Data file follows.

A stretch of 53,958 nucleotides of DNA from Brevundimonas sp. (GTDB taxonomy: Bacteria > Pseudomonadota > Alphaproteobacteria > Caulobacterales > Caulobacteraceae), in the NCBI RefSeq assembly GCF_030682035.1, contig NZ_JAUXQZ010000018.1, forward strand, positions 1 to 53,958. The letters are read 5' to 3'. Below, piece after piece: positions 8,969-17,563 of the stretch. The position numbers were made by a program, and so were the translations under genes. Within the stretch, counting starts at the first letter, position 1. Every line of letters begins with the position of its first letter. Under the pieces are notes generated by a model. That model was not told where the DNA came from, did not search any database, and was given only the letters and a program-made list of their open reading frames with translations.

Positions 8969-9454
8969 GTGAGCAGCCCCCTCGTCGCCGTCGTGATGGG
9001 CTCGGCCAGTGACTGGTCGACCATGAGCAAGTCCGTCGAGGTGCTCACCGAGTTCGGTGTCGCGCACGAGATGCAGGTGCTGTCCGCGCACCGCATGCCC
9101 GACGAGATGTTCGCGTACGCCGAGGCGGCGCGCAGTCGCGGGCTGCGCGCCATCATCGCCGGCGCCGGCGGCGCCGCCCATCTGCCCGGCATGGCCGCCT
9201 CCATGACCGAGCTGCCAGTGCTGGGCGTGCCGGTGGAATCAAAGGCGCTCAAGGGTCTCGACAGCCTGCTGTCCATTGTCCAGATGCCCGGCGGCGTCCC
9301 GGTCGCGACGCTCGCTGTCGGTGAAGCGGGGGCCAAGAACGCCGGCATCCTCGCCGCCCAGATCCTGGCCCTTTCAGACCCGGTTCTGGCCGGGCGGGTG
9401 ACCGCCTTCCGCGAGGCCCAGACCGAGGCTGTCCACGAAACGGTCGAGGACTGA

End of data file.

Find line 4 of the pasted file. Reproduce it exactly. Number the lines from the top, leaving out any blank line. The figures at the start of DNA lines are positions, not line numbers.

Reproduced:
9001 CTCGGCCAGTGACTGGTCGACCATGAGCAAGTCCGTCGAGGTGCTCACCGAGTTCGGTGTCGCGCACGAGATGCAGGTGCTGTCCGCGCACCGCATGCCC